The length of the barrel C1 on the M79 (C) (FIG. 4) is 14 inches. The length of the barrel B1 on the M203 (FIG. 3) is 10 inches. On the M203a (not shown), the length of the barrel is only 8 inches. When either the XM576 (P1) or the sub-caliber adapter (P2) are fired through different length barrels, the performance varies. The resulting spread can change as well as the velocity, range and accuracy. The muzzle velocity, range and accuracy of projectiles fired from the high-pressure fixed munition A are independent of the length of the barrel. It should be appreciated that the invention disclosed herein may also be used in varying sizes of launching systems other than the 40 mm sized systems.

Because many varying and different embodiments may be made within the scope of the inventive concept herein taught and claimed, and because many modifications may be made in the embodiments herein detailed in accordance with the descriptive requirements of the law, it is to be understood that the details herein are to be interpreted as illustrative and not in a limiting sense.

Claims (18)

1. A fixed munition for use in a barrel of a low-pressure launching unit, the fixed munition comprising:
a cylindrical body having a centrally located bore, a charge end and a discharge end;
said bore having a reduced diameter on said charge end thereby defining a ledge portion within said bore, wherein a length of said bore extending from the ledge portion to the discharge end or approximately to the discharge end has a substantially constant diameter;
a primer charge positioned in said reduced diameter of said body on said charge end;
said bore being filled above said primer charge with a propellant and being filled above said propellant with a payload; and
means for uniquely identifying said payload contained in said body;
wherein said body having a construction configured to withstand high pressure developed within said bore thereof that exceeds an allowable working pressure of the barrel of the low-pressure launching unit and is configured such that said high pressure developed within said bore thereof that exceeds the allowable working pressure of the barrel of the low-pressure launching unit is not exposed to an inner bore of the barrel of the low-pressure launching unit whereby said body of the fixed munition withstands said high pressure thereby acting as the barrel of the low-pressure launching unit, wherein the allowable working pressure does not exceed approximately 3000 pounds per square inch, and wherein said high pressure that exceeds the allowable working pressure of the barrel of the low-pressure launching unit is between approximately 12,000 pounds per square inch and approximately 15,000 pounds per square inch.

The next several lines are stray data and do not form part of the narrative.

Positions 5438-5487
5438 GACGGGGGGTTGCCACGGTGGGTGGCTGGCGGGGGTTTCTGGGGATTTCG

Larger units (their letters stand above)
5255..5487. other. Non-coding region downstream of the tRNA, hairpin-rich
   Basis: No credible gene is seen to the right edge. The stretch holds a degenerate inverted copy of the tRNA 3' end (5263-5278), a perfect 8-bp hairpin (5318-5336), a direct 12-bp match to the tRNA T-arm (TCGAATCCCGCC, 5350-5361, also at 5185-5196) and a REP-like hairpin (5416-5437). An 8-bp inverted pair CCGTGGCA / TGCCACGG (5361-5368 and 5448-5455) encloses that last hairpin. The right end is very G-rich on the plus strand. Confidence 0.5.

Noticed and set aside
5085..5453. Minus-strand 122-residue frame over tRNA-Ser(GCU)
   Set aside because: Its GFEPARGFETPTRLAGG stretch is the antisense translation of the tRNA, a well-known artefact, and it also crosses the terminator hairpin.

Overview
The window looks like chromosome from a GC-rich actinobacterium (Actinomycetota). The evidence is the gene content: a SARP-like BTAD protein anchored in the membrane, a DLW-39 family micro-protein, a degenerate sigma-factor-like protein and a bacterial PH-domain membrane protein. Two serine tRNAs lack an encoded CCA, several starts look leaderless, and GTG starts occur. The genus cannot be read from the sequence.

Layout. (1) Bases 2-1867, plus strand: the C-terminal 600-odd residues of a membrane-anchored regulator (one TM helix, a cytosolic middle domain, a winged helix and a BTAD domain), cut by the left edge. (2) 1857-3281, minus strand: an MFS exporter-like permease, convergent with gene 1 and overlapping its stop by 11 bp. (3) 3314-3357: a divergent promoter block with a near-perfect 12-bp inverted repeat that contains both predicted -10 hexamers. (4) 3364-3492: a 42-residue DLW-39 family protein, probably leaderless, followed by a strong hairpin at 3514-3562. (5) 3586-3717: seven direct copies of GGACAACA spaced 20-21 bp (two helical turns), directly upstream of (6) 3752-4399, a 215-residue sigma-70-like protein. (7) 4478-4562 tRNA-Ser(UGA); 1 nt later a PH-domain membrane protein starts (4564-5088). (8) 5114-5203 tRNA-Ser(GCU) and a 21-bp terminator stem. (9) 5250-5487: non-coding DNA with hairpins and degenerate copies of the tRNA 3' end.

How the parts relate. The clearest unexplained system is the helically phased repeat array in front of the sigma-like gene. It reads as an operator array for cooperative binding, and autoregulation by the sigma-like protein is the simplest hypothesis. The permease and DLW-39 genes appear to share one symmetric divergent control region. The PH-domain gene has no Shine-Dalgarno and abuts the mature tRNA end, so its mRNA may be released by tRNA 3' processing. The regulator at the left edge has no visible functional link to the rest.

2. A fixed munition according to claim 1 wherein an entire portion of said body is unitarily constructed from a single material composition.
3. A fixed munition according to claim 1 wherein the allowable working pressure of the barrel of said low-pressure launching unit is approximately 3000 pounds per square inch.
4. A fixed munition according to claim 1 wherein said bore has a reduced diameter along the inner surface toward said discharge end whereby the shot pattern of said payload discharges from said discharge end in a desired overall pattern.
5. A fixed munition according to claim 1 wherein said payload is selected from the group consisting essentially of: multiple buckshot pellets, frangible buckshot pellets, tear gas, multiple slugs, frangible slugs, paint balls, rubber pellets, flechettes and bean bags.
6. A fixed munition according to claim 1 that includes a wad container inside said bore for holding said payload.
7. A fixed munition according to claim 1 that includes a foam material on top of said payload for keeping material out of said bore.
8. A fixed munition according to claim 1 wherein said body is constructed of a metal material.
9. A fixed munition according to claim 8 wherein the metal material comprises aluminum.
10. A fixed munition according to claim 1 wherein said body is constructed of a combination of a polymeric material and a metal material.